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Forty-five (22.9%) patients suffered from eczema [Table 3]; the most common, seborrheic, seen in 22 (48.9%) was, surprisingly, related inversely to duration of alcohol intake (12 ± 6.094 vs. 21.02 ± 9.179 years, P < 0.001), i.e., more in those with lesser years of intake and of lesser age (35.68 ± 5.093 vs. 44.26 ± 8.852 years; P < 0.001) [Table 4]. It was also more significant in cases (22) than controls (2, OR: 12.26, P < 0.001) (post hoc power >99%).
Table 3: Comparison of dermatoses other than infections in cases and controls

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Table 4: Dermatoses associated with duration (years) and quantum (units/week) of alcohol intake

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Generalized hyperpigmentation was the most common (28; 14.2%) of the pigmentary disorders and was significantly correlated with the patients' age (47.25 ± 8.686 vs. 42.64 ± 8.819 years, P = 0.011), units/week (43.95 ± 4.377 vs. 38.77 ± 7.97, P < 0.001), and the duration (24.0 ± 7.736 vs. 19.35 ± 9.417 years, P = 0.007) of alcohol intake. Analysis revealed the post hoc power to be >99%.

Xerosis was significantly more common in patients than in controls (17 vs. 5, OR: 3.62, P = 0.008) (post hoc power: 84.7%) and was significantly associated with the duration (25.65 ± 6.819 vs. 19.47 ± 9.365 years, P = 0.002) as well as the weekly alcohol intake (44.23 ± 4.026 vs. 39.06 ± 7.895 units, P < 0.001). Thirteen out of the 17 (76.5%) patients with xerosis also had pruritus.

Four (2%) patients presented with erythroderma: Two, secondary to psoriasis; remaining two, idiopathic. Psoriasis, also seen in another 21 (10.7%) cases, was significantly associated with the duration (26.81 ± 8.542 vs. 19.19 ± 9.097 years, P < 0.001) and inversely with alcohol intake per week: Those drinking less (32.08 ± 6.249 vs. 40.40 ± 7.463 units, P < 0.001) being more susceptible. Post hoc power for the above findings was found to be >99%.

Abnormalities directly due to alcohol abuse seen were spider nevi, in 34 (17.3%); gynecomastia, in 19 (9.7%); and pellagroid dermatitis, in 8 (4.1%) [Table 3]; none of these occurred in controls. A statistically significant association emerged between spider nevi and the mean duration (24.15 ± 8.486 vs. 19.14 ± 9.28 years, P = 0.004) and quantum (44.85 ± 7.802 vs. 38.39 ± 7.303 units/week, P < 0.001) of alcohol intake as well as raised transaminases (26; 76.5%, P < 0.001). Gynecomastia, too, was significantly associated with the quantum of alcohol (43.20 ± 4.318 vs. 39.27 ± 7.889 units/week, P = 0.011) and increased liver transaminases (11 vs. 1, P < 0.001) but not with the duration of alcohol consumption. The presence of pellagroid dermatitis was significantly associated only with the quantum of alcohol (45.74 ± 4.504 vs. 39.25 ± 7.775 units/week, P = 0.02). Statistical analysis of the above revealed their post hoc power to be >99%.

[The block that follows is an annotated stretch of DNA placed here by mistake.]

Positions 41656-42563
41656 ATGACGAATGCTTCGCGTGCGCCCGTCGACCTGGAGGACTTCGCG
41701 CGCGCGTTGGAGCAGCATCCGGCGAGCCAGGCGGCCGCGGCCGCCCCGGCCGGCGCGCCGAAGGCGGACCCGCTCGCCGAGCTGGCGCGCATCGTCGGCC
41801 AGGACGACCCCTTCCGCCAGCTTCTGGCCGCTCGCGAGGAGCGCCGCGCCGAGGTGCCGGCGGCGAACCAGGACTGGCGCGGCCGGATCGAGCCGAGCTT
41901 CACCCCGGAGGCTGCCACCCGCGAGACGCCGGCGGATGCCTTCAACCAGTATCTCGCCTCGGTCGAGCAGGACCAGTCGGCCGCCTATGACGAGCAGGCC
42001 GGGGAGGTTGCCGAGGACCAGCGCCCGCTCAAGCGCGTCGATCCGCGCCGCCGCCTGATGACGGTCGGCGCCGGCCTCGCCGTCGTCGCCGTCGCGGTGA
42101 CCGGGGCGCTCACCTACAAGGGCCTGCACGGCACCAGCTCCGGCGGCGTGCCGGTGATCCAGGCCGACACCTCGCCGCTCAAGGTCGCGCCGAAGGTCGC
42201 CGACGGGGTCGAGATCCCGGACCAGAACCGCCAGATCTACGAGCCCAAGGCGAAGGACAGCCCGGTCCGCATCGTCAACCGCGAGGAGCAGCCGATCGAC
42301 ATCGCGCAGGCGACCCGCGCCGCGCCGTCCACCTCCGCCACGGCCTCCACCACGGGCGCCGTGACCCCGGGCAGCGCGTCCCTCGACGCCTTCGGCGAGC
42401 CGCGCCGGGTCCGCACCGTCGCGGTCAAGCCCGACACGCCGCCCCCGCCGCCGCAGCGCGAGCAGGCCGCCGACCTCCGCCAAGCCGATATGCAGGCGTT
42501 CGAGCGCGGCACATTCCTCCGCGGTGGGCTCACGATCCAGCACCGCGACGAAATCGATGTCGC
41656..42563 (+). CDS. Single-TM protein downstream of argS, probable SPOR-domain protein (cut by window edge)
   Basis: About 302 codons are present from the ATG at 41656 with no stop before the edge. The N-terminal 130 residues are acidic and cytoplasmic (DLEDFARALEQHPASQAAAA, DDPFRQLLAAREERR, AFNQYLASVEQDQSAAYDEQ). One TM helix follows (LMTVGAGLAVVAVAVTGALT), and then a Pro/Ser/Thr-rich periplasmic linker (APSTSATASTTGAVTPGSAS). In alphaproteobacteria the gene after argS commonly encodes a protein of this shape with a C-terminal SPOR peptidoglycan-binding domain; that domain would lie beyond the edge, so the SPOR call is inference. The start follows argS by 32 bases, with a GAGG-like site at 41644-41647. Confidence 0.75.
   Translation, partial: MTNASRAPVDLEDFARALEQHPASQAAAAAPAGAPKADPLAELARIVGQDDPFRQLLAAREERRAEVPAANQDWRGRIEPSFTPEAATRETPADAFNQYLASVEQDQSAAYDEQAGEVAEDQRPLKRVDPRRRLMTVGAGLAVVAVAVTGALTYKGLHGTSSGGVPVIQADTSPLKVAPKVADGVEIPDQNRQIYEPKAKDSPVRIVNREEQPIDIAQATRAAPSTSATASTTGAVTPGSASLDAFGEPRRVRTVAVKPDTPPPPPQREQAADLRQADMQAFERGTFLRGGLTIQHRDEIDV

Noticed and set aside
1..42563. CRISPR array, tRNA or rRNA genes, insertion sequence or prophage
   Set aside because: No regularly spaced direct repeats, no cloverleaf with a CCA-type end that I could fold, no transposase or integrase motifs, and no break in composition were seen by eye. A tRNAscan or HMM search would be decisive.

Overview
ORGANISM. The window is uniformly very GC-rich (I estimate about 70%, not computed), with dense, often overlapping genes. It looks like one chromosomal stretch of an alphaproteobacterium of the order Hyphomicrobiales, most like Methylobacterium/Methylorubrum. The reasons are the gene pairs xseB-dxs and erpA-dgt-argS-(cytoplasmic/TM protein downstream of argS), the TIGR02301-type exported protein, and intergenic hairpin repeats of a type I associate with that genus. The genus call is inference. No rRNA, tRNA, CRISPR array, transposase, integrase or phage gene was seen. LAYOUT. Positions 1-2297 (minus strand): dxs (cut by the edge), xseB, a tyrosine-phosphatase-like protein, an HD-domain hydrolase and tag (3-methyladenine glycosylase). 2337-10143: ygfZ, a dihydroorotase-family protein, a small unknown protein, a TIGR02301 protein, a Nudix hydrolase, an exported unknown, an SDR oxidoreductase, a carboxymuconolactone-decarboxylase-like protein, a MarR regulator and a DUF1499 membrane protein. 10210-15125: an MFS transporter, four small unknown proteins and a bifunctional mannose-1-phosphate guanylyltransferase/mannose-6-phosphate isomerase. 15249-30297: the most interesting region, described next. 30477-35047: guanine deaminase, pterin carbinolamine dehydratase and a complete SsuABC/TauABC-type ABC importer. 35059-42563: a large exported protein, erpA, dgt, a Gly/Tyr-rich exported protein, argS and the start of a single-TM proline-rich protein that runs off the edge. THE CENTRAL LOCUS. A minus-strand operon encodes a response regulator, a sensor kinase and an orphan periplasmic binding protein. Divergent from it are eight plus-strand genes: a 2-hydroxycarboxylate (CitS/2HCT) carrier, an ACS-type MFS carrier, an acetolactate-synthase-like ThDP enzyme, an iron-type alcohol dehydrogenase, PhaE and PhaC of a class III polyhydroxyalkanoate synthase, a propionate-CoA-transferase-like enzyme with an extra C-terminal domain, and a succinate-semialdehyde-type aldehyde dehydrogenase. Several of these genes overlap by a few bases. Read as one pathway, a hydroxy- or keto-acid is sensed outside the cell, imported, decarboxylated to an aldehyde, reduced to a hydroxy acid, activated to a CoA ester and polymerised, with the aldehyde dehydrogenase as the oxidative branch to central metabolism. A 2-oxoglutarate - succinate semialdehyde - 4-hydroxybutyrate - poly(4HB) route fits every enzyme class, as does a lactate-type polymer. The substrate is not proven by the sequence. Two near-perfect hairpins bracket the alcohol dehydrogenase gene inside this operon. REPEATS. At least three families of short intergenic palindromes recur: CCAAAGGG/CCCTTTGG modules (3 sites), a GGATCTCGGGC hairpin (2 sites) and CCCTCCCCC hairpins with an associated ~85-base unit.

Oral changes were observed in 14 (7.1%) patients; glossitis (7; 50%), being the most frequent. The most common of the nail changes was nail plate discoloration (64; 32.7%). Of the 76 (38.8%) cases of alopecia, 62 (81.6%) had diffuse and 14 (18.4%), patchy.

Systemic abnormalities commonly seen were an alcoholic liver disease (45; 22.9%), diabetes mellitus (23; 11.7%), and peripheral neuropathy (19; 9.7%). Serum bilirubin, aspartate transaminase, and alkaline phosphatase were raised in 58 (29.6%), 51 (26.0%), and 47 (24.0%) cases, respectively.


   Discussion Top


Our study population, like of other studies, comprised mostly of young to middle-aged adults,[2] However, unlike the previous study by Rao,[8] majority (176; 89.8%) had been imbibing alcohol longer (>10 years) and ≥ four times. More than half (106; 54.1%) smoked cigarettes (106; 54.1%) and a third (65; 33.2%), chewed tobacco, habits reported almost in a similar proportion by Rao.[8] The delay in reporting (>2 months) for consultation with a dermatologist by the majority of our cases could indicate their disregard for self.

Duration and quantum of alcohol consumption had no relationship with each other, those drinking over a longer duration, not necessarily imbibing a significantly greater quantum.

Spider nevi seen in 34 (17.3%) were significantly associated with duration and quantum of alcohol intake as well as increased transaminases. Their emergence as a reliable clinical marker of alcohol consumption as well as of liver damage was corroborative of their similar eminence in previous studies.[9] The rarity of palmar erythema (2; 1%) and flushing (1; 0.5%) in our study could probably be due to the dark brown skin of our cases.

Pruritus detected in 135 (68.7%) of our cases solely by the presence of excoriations was higher than the estimated occurrence in 40% of patients with liver disease.[10] Pruritus, known to precede the development of cirrhosis by several years, did not correlate significantly with either the amount or the duration of alcohol intake in our study.[5]